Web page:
This is data on customer purchasing behavior. It can be with your brand or with others. It includes information on how much they spend and how often they shop. It also takes into consideration interactions with your brand and their level of engagement. Behavioral data is helpful for identifying and segmenting which users are most likely to be repeat customers or high-value buyers.

According to HubSpot, other types of segmentation include: 

Technographic Segmentation

Mobile-use or desktop-use. Apps and software used.

Psychographic Segmentation

What’s their personality, attitude, and values? What are their interests?

Behavioral Segmentation

What are their tendencies and frequent actions or habits?

Needs-Based Segmentation

What are their product must-haves and needs?

Value-Based Segmentation

What’s the economic value of this customer group?

Fields to Include in Your Database 

Here is a list of data points that can enhance your database. Keep in mind that each e-commerce store is unique. The demographic information needed for a pet supply shop will look very different from a video game store. Select the ones that are relevant for your business and gather the data.

Having this information gives you a lot of valuable insight into your audience, allowing you to segment your email and advertising in a way that targets customers with relevant news or offers. 

Customer profile - demographic and psychographic characteristics help better describe a customer's behavior and motivations.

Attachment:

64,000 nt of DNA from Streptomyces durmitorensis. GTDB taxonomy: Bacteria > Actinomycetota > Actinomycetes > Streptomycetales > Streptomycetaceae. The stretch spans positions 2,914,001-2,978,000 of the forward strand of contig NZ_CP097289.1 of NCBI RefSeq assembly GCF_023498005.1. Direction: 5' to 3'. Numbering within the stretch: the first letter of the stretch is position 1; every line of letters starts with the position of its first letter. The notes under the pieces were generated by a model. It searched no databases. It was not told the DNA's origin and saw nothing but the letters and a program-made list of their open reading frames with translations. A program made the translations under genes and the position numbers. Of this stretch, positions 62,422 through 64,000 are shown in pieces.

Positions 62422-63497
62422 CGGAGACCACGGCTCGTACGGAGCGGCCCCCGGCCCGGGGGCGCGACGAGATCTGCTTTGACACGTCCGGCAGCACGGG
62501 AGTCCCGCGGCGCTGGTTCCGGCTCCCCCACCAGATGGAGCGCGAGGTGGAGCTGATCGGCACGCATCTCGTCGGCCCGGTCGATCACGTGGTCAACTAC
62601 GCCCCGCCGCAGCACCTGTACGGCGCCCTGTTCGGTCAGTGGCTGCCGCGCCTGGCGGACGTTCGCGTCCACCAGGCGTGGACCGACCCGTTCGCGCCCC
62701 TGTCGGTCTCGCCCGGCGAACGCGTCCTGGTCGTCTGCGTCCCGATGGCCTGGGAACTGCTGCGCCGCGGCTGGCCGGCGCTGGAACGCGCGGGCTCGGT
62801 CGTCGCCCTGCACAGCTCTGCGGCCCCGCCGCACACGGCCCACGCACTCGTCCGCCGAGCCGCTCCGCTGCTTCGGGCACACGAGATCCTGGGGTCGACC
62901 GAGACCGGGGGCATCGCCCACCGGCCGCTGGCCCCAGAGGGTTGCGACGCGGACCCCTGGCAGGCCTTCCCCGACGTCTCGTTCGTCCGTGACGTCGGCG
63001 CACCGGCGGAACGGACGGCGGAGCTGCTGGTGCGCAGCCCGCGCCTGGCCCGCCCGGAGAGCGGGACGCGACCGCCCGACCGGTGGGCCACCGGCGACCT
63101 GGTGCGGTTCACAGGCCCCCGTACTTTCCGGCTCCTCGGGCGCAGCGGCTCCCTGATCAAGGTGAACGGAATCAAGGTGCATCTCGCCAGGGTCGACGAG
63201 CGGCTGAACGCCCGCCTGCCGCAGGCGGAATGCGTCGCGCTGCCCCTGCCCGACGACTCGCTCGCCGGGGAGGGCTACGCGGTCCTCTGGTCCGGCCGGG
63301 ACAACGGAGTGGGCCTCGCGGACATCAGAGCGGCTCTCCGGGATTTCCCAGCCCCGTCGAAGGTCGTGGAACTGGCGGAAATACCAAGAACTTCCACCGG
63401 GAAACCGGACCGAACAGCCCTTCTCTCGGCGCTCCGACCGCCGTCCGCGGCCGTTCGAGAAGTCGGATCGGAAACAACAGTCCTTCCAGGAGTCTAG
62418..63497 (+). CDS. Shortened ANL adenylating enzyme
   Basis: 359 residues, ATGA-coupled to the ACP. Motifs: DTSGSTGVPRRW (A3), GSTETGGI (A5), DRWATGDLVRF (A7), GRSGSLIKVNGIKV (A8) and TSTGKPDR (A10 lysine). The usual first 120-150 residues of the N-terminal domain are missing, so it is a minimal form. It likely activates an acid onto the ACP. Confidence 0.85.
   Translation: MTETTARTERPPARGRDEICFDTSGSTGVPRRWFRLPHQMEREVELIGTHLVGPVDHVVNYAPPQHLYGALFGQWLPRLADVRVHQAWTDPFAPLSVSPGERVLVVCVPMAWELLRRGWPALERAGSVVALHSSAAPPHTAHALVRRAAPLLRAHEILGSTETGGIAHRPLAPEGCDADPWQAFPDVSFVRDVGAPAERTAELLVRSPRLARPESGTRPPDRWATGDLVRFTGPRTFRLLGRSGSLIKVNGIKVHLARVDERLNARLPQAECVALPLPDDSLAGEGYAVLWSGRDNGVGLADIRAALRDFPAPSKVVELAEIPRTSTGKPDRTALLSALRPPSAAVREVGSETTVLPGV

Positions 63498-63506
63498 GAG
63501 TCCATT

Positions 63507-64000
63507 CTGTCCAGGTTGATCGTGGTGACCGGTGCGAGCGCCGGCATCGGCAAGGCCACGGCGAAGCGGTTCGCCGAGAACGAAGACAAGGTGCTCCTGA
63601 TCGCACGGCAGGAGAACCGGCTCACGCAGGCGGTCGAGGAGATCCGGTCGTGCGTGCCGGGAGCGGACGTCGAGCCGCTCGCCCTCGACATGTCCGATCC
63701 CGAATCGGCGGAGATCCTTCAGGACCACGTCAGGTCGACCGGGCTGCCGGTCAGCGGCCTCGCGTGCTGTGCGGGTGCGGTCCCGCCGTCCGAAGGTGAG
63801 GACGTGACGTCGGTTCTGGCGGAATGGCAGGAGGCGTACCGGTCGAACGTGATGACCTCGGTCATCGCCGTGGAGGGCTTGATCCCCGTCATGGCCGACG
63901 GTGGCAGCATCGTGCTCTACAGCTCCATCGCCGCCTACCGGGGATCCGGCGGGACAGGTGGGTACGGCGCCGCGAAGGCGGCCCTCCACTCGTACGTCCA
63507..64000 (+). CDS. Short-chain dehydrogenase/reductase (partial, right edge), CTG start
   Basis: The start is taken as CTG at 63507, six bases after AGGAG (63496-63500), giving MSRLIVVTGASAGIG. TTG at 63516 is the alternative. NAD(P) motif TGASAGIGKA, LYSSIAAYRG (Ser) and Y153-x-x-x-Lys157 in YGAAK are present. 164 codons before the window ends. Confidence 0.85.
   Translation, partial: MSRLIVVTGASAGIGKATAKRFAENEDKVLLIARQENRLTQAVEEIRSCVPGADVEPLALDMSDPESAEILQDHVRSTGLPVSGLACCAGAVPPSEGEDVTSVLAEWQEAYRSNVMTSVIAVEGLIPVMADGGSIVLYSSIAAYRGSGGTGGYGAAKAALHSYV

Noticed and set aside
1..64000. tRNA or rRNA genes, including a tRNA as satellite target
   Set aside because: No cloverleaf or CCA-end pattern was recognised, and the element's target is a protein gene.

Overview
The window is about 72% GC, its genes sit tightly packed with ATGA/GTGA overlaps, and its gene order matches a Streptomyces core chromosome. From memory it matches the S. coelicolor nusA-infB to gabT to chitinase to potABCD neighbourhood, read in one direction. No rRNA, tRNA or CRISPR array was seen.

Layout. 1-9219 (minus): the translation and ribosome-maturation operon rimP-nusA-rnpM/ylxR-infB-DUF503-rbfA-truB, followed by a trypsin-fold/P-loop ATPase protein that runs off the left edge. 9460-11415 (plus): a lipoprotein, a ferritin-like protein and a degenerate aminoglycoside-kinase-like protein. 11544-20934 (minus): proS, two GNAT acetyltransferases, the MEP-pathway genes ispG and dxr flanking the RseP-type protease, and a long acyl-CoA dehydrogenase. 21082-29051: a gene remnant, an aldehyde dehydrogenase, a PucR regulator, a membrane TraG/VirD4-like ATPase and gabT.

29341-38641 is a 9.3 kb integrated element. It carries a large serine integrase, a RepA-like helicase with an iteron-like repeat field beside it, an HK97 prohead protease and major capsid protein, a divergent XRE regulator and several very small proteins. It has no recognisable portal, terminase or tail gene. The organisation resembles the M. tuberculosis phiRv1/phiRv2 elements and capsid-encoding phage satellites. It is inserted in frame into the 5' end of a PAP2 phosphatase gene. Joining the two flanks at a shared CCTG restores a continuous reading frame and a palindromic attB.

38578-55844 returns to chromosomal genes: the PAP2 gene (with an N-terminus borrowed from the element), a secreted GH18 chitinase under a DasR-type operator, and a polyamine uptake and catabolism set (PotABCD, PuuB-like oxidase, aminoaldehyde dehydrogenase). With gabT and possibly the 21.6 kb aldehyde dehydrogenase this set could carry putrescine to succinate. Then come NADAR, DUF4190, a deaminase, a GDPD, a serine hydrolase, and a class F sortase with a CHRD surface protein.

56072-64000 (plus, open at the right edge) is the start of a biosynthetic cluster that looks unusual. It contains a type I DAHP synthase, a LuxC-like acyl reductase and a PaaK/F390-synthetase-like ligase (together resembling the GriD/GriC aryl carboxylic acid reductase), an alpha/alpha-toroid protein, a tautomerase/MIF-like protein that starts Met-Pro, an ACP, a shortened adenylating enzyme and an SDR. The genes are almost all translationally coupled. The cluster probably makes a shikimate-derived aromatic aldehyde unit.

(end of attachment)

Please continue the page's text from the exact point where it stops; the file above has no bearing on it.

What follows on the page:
(Souce: BlackBox Intelligence)

Age: Knowing which generation your target market belongs to helps you understand their motivations and buying behavior better. People growing up in different eras have different experiences and mentalities, so it’s important to keep that in mind when planning your marketing strategy.

For example, people born between 1946-1964 are Baby Boomers. Millennials are people who are born between 1981-1996. You could sell the same product to both groups, but to sell effectively, you must adjust your strategy for each as there’s a big difference between how the two generations think and respond to advertising.

Aside from generation-based segmentation, businesses can also target specific age ranges or lifecycle stages such as children, adolescents, adults, and seniors.

Consumer age and behavior patterns - generational consumer tendencies help marketer better understand and predict consumer purchasing habits.

(Source: Maryville.edu)

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Gender: In general, men and women have different needs, likes, dislikes, and thought processes. Gender-specific marketing is a powerful tool if done correctly. Avoid stereotypes and focus instead on having clear and effective marketing messages. 

Location: Where your customer lives can influence his or her wants, needs, and access to goods or services. Factors like climate and whether it’s a rural or urban area can affect what products they may need. Customers in metropolitan areas like New York or Los Angeles have access to a large variety of products, while those in suburban areas may have fewer options. 

Ethnicity: This is useful for e-commerce stores selling products that specifically target customers based on ethnicity or nationality. This could be useful in the food industry, such as businesses that sell products or spices that are mostly used in certain ethnic cuisines.